Kerry suggests US drone strikes could end in Pakistan


ISLAMABAD: Secretary of State John Kerry said on Thursday that United States (US) drone strikes in Pakistan could end “very soon”, in unusually outspoken remarks welcomed in Islamabad but immediately downplayed by American aides.

It is the first time such a senior member of the US administration has indicated there could be a definitive end to the program, which the Central Intelligence Agency has in the past called an effective counter-terrorism weapon.

But the strikes are a major thorn in often fractious ties between Islamabad and Washington, and are officially condemned by Pakistan as a violation of sovereignty and international law.

Kerry waded into the row at the tail end of a visit to Islamabad, in which he announced that Washington was reviving strategic dialogue with Pakistan for the first time after a series of crises in 2011.

Asked in an interview by a Pakistani television station whether the strikes could end, Kerry said: “I think the program will end as we have eliminated most of the threat and continue to eliminate it.”

Pressed on whether a timeline was envisaged, Kerry replied: “Well, I do. And I think the [US] president has a very real timeline and we hope it’s going to be very, very soon.”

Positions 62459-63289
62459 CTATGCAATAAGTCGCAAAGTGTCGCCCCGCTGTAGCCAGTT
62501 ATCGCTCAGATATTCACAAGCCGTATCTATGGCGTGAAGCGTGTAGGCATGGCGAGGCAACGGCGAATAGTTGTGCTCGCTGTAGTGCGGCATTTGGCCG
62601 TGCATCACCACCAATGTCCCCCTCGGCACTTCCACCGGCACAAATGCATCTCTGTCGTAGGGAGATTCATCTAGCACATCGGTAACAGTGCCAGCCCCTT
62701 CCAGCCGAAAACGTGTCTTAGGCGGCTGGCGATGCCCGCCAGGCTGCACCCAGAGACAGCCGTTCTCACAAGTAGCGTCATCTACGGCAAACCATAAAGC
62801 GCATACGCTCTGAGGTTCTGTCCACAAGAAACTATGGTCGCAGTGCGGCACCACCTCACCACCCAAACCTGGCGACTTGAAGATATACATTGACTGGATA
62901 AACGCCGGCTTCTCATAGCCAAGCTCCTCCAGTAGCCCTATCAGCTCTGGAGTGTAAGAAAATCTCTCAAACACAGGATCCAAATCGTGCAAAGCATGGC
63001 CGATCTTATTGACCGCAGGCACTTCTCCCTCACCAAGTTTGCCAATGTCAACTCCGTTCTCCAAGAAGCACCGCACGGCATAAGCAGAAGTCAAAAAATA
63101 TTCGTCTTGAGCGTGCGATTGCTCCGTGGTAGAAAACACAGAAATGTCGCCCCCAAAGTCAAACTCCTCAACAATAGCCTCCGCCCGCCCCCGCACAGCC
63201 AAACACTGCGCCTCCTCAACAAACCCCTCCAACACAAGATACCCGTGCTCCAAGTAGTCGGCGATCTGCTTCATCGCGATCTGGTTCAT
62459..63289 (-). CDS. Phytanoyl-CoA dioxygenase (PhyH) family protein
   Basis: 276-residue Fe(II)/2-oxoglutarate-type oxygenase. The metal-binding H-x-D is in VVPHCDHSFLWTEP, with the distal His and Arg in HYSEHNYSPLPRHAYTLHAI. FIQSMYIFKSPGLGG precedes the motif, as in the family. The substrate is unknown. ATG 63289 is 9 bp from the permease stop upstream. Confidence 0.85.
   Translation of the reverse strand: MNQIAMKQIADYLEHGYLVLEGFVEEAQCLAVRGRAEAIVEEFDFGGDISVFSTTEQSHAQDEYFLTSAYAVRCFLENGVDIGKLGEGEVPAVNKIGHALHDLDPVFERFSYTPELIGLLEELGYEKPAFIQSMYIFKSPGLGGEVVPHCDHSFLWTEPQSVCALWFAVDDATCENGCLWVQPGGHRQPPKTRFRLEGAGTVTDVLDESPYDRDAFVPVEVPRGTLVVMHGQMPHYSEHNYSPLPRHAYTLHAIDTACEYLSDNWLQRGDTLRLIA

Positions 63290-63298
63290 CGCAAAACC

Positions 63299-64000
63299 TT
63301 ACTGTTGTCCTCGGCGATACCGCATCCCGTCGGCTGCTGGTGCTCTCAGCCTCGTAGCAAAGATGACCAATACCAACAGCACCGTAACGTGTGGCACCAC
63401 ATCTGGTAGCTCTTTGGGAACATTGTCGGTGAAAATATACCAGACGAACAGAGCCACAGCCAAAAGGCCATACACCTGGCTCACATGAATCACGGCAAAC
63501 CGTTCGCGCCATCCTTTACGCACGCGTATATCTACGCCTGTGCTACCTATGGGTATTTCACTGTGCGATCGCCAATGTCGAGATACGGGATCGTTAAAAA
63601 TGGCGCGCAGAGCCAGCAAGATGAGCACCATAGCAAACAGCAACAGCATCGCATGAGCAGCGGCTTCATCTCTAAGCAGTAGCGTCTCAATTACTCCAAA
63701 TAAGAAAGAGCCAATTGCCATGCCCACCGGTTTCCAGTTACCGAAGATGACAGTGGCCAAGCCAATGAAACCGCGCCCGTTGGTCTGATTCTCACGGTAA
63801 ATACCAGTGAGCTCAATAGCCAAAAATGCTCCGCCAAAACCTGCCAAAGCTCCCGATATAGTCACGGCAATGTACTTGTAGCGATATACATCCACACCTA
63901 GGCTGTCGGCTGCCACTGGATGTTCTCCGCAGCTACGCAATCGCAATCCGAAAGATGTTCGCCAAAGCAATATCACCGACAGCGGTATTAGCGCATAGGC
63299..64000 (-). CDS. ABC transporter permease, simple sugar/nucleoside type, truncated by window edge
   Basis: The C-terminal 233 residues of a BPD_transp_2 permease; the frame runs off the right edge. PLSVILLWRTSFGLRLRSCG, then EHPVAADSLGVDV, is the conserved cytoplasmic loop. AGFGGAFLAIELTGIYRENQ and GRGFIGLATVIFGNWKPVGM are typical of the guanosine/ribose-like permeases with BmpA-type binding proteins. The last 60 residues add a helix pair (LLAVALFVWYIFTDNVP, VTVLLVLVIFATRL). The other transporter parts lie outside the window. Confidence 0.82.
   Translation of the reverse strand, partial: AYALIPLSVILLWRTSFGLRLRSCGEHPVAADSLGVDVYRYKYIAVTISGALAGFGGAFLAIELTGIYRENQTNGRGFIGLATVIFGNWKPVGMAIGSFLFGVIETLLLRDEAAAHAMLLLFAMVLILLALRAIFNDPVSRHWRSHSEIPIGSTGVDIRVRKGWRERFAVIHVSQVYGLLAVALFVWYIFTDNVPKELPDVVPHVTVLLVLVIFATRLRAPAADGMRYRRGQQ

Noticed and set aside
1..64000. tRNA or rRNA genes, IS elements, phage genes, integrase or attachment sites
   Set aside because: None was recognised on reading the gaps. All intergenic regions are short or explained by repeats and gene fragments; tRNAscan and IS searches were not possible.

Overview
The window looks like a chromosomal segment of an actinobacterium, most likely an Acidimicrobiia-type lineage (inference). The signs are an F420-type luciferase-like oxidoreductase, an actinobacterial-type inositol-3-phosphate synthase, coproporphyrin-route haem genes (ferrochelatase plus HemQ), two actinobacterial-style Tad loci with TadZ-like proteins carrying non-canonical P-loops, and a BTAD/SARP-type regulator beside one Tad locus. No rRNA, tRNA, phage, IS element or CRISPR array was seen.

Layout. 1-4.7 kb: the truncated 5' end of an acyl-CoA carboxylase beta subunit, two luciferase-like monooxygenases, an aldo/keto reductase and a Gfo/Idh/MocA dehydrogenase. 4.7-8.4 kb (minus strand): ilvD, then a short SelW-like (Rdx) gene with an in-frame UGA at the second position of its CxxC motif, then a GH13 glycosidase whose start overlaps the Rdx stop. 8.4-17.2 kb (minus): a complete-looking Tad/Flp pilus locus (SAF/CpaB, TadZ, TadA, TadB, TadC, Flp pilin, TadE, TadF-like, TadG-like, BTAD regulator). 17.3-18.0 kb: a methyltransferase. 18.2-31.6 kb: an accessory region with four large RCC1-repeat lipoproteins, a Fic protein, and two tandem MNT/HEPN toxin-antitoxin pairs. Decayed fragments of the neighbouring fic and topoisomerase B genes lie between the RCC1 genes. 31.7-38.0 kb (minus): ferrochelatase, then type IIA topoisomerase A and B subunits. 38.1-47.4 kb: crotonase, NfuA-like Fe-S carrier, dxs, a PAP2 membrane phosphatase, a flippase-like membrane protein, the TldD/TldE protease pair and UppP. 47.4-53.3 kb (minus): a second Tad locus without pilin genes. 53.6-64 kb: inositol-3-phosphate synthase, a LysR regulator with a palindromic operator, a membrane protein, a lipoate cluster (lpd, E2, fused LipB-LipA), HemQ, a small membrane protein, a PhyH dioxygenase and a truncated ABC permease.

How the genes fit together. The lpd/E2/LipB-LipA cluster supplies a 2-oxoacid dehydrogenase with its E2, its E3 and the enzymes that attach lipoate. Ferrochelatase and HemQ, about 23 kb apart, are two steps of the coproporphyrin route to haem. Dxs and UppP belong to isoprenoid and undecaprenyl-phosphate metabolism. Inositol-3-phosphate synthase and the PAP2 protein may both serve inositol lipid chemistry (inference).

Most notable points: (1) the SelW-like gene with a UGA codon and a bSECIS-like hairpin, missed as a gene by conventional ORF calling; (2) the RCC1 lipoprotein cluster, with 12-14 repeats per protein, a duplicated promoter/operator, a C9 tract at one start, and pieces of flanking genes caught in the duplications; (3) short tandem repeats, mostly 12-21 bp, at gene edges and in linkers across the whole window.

Pakistan’s top diplomat Sartaj Aziz demanded a halt to drone strikes that have already decreased.

But US officials immediately sought to downplay Kerry’s remarks.

State Department spokeswoman Jen Psaki said that the number of drone strikes had declined owing to the drawdown of American troops from Afghanistan and because of progress in curtailing the Al-Qaeda threat.

“Today the secretary referenced the changes that we expect to take place in that program over the course of time, but there is no exact timeline to provide,” she said in a statement.

Pakistan’s new government led by Nawaz Sharif is likely to seize upon Kerry’s remarks as a coup.

A spokesman for the foreign ministry welcomed Kerry’s remarks, saying it was Islamabad’s long-standing position that they should stop.

On Afghanistan, Kerry said he was confident that Washington and Kabul would reach a long-term security agreement that would allow American troops to remain in the country beyond 2014.

“We’re making progress, we’re working on it. I am personally confident that we will have an agreement,” Kerry said.

Afghan President Hamid Karzai suspended talks on the deal in June, furious that a Taliban liaison office in Qatar appeared to have been opened as an embassy for a government in waiting.

“Let me be clear: the US is drawing down not withdrawing,” Kerry said.



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